Contrary to usual inline controls like on analog headsets being close to the users chest, the G3 controls are placed further down the cable, around 1.3 meter approximately. This makes it able to be placed on the table, easily reachable for adjustment e.g. muting the mic.

One interesting feature of the mute button is that it does not mute the audio output from the built-in DAC, but from your computer with the mute setting from the operating system. Also, the light on the inline control will blink on mute mode.

Left: Game mode blue lights; Right: Music mode red lights

Let’s talk about the light effects shall we? It has lights within the earcans mesh though it’s not RGB, only limited to blue and red and it changes according to the audio mode you are in. Flip the switch up to Game mode and the light changes to blue, vice versa and it changes to red.

Personally, I find this a gimmick as the user cannot even see the lights during wear except on the inline controls only. Plus, you cannot turn the lights off. However, this might be a great aesthetic show in use cases such as cyber cafes and gaming tournaments.

I can safely say this is a rather harmless gimmick or feature, however you want to call it, as compared to other headsets like vibrating effect and RGB-follow-equalizer mode etc. A well-executed extra to say the least, though acceptance may differ. An option to turn the lights off will be greatly appreciated. One question though, why blue for gaming mode and red for music? Shouldn’t it be the other way around? Fire up (red) in game and chill out (blue) with music.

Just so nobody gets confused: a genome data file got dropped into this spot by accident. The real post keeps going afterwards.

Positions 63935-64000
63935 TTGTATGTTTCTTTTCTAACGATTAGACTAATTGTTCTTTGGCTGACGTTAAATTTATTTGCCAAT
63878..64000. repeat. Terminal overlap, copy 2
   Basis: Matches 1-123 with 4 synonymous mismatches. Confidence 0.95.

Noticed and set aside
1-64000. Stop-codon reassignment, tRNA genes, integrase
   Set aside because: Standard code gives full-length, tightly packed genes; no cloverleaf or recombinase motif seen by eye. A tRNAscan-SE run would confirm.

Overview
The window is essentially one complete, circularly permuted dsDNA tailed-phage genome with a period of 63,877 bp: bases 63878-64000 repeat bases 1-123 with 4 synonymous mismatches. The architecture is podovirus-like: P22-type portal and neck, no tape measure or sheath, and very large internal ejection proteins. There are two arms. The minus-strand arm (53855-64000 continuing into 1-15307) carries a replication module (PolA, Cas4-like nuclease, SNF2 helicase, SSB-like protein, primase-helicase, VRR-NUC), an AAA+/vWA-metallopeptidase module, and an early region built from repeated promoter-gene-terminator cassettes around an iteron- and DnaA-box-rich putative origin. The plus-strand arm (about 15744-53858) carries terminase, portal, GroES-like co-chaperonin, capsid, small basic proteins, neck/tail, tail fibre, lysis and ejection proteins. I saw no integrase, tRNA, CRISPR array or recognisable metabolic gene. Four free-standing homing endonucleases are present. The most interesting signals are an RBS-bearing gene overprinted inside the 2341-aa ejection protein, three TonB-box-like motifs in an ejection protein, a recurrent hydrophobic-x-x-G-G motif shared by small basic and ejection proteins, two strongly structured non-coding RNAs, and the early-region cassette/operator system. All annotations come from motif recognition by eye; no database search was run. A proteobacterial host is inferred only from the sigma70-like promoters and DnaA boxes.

The full specifications of the headset can be found at the Edifier Page

Sound Quality and Comfort

As a starter, my standard equipment consists of HyperX Cloud Core, Beyerdynamic DTX 710 and KZ ATR powered by Fiio Olympus 2 E10K DAC. Therefore the audio quality review will be relative to my experience using the setup. Your preference and setups may vary.

The Edifier G3 is a closed-back design, but little to no passive noise isolation is there as external noises will still pierce through as the earcups are not statically attached to the walls leaving some gaps for most of outer sound to get in. This can be a pro or con for some, your preferences may vary.

This is not a studio monitor, so don’t expect a flat sound signature like the high end Audio Technica and Beyerdynamic products. This is a gaming and casual music focused audio gear which means some biased frequencies (“coloured” in audiophile lingo). I tried a variety of music genre from pop, hip hop, rock, ballad, R&B and electro from my library in both Spotify and offline MP3/FLAC collection to try and feel every bit of frequency available.

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Sound quality is very subjective as each listener is different so I try to be as understandably objective as possible. My ideal sound signature is the Audio Technica ATH-M40x so you can compare it from there.

Music Mode


In music mode, the sound signature can be thought of as bright (enhanced high), with a slight bass boost. However the brightness can be a bit harsh in the highs, and the bass is not as lush as I prefer. This signature can be categorized as “fun” and definitely made for casual music enjoyment. Mids and vocals are clear, no muddiness detected which I consider a blasphemy if messed up.